“It was pretty awesome,” said Niebrugge, 20, who held off Michael Kim, 1 up, in the 36-hole APL final last July. “Just walking out to the first tee was pretty cool. Just seeing the whole landscape right here was unbelievable.”
Niebrugge arrived for the Masters late Sunday night, a little bleary eyed from a flight from Houston. Hours earlier, he helped Oklahoma State to a tie for fourth at the Aggie Invitational in College Station, Texas. Niebrugge tied for 30th individually, shooting 75-81-75, but it’s likely his mind was already a thousand miles away.
Niebrugge arrived shortly after midnight and was in the Crow’s Nest, the dormitory-style room atop Augusta National’s clubhouse, around 12:30 a.m. He exchanged pleasantries with 2013 U.S. Mid-Amateur champion Mike McCoy, 31 years his senior, before putting his head on a pillow.
Niebrugge’s first official practice round was put on hold, thanks to a thunderstorm that rolled through the area on Monday morning. On Tuesday, he was scheduled to play a practice round with fellow Wisconsin native Steve Stricker. On Wednesday he is planning to play with 2007 Masters champion Zach Johnson.
There is also a chance Niebrugge could play with former Oklahoma State standout Rickie Fowler, like Niebrugge a past Walker Cup competitor.
During one of Niebrugge’s two pre-Masters visits – he estimates that he played 7-8 rounds – Augusta member and fellow Mequon resident Jim Reinhart set up a practice round with Jeff Knox, an Augusta member who is one of Georgia’s best amateur golfers. Niebrugge, No. 10 in this week’s World Amateur Golf Ranking, absorbed every bit of knowledge he could in setting up a game plan for the week.
“I pretty much have a handle with it off the tee,” said Niebrugge. “I’m more comfortable, which is good. Obviously around the greens is the biggest part of this course. It’s probably the biggest defense for the course. Just being comfortable around the greens, getting the speed down, knowing the correct side to miss is a huge aspect.”
Three years ago, Niebrugge stamped a name for himself in Wisconsin by winning the Wisconsin State Open, along with the state high school championship. Last summer, Niebrugge completed his state “grand slam” by adding the Wisconsin State Match Play and Wisconsin State Amateur, joining 1992 U.S. Junior Amateur runner-up and five-time PGA Tour winner Mark Wilson as the only golfers to have won all four major state events.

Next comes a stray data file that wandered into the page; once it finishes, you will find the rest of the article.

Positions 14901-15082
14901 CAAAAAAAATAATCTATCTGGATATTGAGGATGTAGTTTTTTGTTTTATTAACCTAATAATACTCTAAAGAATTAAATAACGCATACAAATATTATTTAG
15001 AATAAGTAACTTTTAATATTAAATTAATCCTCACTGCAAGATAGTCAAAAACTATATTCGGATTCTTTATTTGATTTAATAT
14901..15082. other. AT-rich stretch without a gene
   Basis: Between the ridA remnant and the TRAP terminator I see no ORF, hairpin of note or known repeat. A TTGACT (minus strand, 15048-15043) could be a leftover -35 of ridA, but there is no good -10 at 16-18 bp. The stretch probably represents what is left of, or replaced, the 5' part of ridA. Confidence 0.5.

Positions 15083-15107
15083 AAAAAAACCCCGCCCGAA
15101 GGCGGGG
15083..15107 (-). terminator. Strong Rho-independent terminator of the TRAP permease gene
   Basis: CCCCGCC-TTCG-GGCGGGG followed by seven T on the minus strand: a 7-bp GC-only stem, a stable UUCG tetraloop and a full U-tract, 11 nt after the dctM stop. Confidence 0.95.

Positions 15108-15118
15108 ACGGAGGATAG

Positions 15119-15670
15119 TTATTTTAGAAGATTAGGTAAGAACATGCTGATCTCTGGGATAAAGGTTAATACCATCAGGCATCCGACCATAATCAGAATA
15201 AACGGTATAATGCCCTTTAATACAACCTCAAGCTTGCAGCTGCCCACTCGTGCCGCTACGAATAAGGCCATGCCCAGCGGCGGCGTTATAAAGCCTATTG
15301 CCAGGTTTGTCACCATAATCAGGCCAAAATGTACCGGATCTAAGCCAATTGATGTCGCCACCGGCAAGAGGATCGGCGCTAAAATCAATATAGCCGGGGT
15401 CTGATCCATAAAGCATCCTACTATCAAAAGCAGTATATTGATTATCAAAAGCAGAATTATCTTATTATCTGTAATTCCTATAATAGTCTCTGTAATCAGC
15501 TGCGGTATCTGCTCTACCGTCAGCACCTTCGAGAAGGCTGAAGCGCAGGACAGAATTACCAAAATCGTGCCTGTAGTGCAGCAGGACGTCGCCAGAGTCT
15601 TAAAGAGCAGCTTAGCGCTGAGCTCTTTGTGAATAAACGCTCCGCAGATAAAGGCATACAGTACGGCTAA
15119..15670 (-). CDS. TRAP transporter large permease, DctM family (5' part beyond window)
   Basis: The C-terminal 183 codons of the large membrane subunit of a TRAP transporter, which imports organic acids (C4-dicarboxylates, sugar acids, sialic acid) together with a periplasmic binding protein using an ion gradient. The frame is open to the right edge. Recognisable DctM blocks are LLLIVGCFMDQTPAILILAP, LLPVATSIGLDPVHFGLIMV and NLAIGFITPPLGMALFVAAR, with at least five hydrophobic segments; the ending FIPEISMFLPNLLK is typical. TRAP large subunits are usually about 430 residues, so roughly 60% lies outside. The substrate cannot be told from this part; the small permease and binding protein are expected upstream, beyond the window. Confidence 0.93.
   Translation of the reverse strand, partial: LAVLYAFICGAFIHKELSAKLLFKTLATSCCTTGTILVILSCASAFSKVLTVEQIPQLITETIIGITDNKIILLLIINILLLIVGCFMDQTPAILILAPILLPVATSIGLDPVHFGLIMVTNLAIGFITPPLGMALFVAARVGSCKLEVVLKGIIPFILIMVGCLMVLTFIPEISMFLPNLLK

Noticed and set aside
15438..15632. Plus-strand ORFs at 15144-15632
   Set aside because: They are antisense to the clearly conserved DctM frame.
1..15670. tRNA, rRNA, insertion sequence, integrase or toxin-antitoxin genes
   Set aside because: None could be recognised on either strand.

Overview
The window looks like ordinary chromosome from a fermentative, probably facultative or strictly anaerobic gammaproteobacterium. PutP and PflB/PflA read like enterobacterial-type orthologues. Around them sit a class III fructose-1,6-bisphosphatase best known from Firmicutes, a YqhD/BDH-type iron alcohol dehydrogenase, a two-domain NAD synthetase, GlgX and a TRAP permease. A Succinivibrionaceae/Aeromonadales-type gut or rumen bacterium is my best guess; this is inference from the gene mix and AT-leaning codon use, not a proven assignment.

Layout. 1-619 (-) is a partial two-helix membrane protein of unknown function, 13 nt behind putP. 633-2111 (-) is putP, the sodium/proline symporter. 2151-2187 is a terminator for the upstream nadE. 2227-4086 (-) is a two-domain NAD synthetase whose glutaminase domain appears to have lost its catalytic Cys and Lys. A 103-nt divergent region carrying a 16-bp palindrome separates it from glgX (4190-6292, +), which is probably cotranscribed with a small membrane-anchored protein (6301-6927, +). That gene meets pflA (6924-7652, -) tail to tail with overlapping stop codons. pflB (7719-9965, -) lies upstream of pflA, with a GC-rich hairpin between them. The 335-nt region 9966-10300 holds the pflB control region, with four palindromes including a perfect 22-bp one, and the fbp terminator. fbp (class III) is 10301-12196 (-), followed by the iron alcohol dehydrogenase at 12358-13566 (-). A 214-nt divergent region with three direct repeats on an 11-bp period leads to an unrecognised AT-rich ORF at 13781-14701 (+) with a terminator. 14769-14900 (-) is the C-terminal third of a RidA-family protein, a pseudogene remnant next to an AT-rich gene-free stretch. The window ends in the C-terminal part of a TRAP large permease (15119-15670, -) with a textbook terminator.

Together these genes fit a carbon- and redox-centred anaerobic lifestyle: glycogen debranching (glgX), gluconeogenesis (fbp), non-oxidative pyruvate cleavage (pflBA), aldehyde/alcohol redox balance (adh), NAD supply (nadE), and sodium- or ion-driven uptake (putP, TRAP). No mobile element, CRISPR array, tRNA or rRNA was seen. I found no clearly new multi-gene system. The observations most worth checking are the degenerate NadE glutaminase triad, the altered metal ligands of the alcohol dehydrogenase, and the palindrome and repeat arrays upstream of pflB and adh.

Niebrugge also added the APL and Western Amateur titles, which helped land him a spot on the 2013 USA Walker Cup Team, which defeated Great Britain & Ireland at the National Golf Links of America last September. He posted a pair of singles wins and was 2-2 overall.
Facing the pressure of playing for his country helped prepare Niebrugge for the Masters.
“Anytime you can put yourself in that position is really good for your game,” said Niebrugge. “I was the one who had to hit the first shot [on Saturday morning in foursomes] and I was actually going for the green, so that was a little nerve-racking, but it was pretty cool. Once you get that first tee shot over with, it’s pretty lax from there on out.”
Niebrugge again played for his country last fall when he was chosen to compete in the Spirit International with 2013 U.S. Junior Amateur champion Scottie Scheffler. The two teamed to win the men’s title and the overall team title with help from 2014 USA Curtis Cup selections Ashlan Ramsey and Ally McDonald.
His next decision was who would caddie for him at the Masters. Several teammates lobbied for the assignment, but Niebrugge went with OSU coach Alan Bratton, a 1995 Walker Cup competitor who caddied for Peter Uihlein, the 2010 U.S. Amateur champion and former Cowboy standout, at the 2011 Masters.
“He’s got some experience,” said Niebrugge of the choice.
All that is left is to wait for Thursday’s first round.
Niebrugge feels ready. His short game has improved immensely in the last year. His confidence has risen from winning those four 2013 events and representing the USA at the Walker Cup.
He has even managed to get his schoolwork done.
“It’s pretty cool,” said Niebrugge. “There’s definitely a lot of excitement. It’s pretty awesome to see how many people support me, teammates-wise, coaches-wise, family-wise. It’s pretty cool to see texts like that from your friends. Just to be here this week is going to be great.”
David Shefter is a senior staff writer for the USGA. Email him at email@example.com.